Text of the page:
How to refer an Azure Key Vault secret in an Azure Resource Manager deployment template

We live in a world where data and security is not to be taken lightly. Having to create or maintain a system that enable you to keep secrets and/or certificates safe is a challenge in itself. In this particular article we'll see how to refer and inject the value of a secret kept in Azure Key Vault in an ARM template.

Prerequisites

  • Azure PowerShell cmdlets v1.0.4 or later
  • an existing Azure Key Vault with at least one secret with proper permissions.

If you need help creating an Azure Key Vault, see the In this series section for related information.

Referencing secrets in an ARM template

The first thing you need is the ID of your key vault. In the previous article we created a Key Vault named MyUniqueKeyVaultName and a secret with the name MyAdminPassword, we'll continue to use these values in this article.

To get the ID of your vault, you can do something like this in PowerShell (replace the value for the VaultName parameter with yours)

(Get-AzureRmKeyVault -VaultName MyUniqueKeyVaultName).ResourceId

If should return a string with a format like this:
/subscriptions/edf192ff-xxxx-xxxx-xxxx-xxxxxxxxxxxx/resourceGroups/AzureKeyVaultDemo/providers/Microsoft.KeyVault/va ults/MyUniqueKeyVaultName

Now we need to instruct the engine that we want to refer a key vault secret. The following syntax will enable us to do so:

  "reference": {
    "keyVault": {
      "id": "/subscriptions/edf192ff-xxxx-xxxx-xxxx-xxxxxxxxxxxx/resourceGroups/AzureKeyVaultDemo/providers/Microsoft.KeyVault/vaults/MyUniqueKeyVaultName"
    },
    "secretName": "MyAdminPassword"
  }

Using this syntax, you specify the id of the key vault to use and which secret value you're after.

At runtime, ARM will replace all the key vault references with the actual secret values.

Parameters

If you want the value of a secret to be passed to a template parameter, you can either create a new one or use an existing one but declare it as securestring. It is a secret after all and this is the proper way to to let Azure know that this is sensitive information. Special care are took by the platform when handling securestrings. In short, they will not travel as plain text and won't be shown in the portal and deployment logs.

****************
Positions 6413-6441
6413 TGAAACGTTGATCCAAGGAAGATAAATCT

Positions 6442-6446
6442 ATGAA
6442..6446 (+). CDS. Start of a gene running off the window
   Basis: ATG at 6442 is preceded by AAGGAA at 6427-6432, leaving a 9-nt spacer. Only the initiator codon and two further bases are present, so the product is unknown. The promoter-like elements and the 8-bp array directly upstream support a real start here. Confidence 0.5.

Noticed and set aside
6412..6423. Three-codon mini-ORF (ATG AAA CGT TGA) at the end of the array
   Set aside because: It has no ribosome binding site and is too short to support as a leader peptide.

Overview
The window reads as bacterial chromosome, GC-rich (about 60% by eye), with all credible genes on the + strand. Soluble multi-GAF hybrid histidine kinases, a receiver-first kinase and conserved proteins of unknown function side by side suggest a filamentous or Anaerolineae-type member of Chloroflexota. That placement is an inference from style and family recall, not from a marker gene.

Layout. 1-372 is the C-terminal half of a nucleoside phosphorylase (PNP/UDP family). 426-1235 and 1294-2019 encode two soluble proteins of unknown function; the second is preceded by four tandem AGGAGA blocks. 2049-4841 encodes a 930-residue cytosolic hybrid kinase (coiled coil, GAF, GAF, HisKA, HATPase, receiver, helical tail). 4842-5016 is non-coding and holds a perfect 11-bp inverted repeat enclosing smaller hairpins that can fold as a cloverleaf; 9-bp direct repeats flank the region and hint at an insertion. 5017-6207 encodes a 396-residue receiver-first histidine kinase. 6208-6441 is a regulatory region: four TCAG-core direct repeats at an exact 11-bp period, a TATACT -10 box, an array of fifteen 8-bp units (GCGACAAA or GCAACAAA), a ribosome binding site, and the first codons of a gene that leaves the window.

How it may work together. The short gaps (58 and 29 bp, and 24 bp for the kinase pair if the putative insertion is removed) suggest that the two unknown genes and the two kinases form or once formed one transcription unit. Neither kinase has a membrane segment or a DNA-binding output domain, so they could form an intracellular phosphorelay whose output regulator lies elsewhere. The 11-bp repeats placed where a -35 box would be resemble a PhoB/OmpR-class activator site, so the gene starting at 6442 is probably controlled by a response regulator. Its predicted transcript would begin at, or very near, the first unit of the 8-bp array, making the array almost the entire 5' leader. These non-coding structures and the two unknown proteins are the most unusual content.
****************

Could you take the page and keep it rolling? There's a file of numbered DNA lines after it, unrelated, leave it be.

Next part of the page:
Here is a very basic example for a template, it do not create anything but you'll see how to declare your parameter as securestring.

{
  "$schema": "https://schema.management.azure.com/schemas/2015-01-01/deploymentTemplate.json#",
  "contentVersion": "1.0.0.0",
  "parameters": {
    "myAdminUsername": {
      "type": "string",
      "minLength": 4
    },
    "myAdminPassword": {
      "type": "securestring"
    }
  },
  "resources": [
  ],
  "outputs": {
    "password": {
      "type": "securestring",
      "value": "[parameters('myAdminPassword')]"
    }
  }
}

I have also created an output named password to show you that you can use your parameter like any others in your template.

In your parameters file, use the reference syntax we saw earlier:

{
  "$schema": "http://schema.management.azure.com/schemas/2015-01-01/deploymentParameters.json#",
  "contentVersion": "1.0.0.0",
  "parameters": {
    "myAdminUsername": {
      "value": "MyAdministrator"
    },
    "myAdminPassword": {
      "reference": {
        "keyVault": {
          "id": "/subscriptions/edf192ff-xxxx-xxxx-xxxx-xxxxxxxxxxxx/resourceGroups/AzureKeyVaultDemo/providers/Microsoft.KeyVault/vaults/MyUniqueKeyVaultName"
        },
        "secretName": "MyAdminPassword"
      }
    }
  }
}

Here is the output when I deploy this parameter
After Key Vault reference in parameters deployment execution

Debugging tips: Changing the type securestring to string in the output section, it will enable you to see the value in clear text. If you do this, switch it back to a securestring immediately after. You put that information in a secure vault in the first time, it is certainly not to let exposed in the wild later on ;)

Variables

Referring key vault in a variable is not supported at the moment, let's cross our fingers this is coming soon.

In this series

References

I am the proud father of two little gems. A beer & wine enthusiasm. For everything else, I work and play with Azure at day, and I am an Azure MVP & Advisor at night.
Montreal, Canada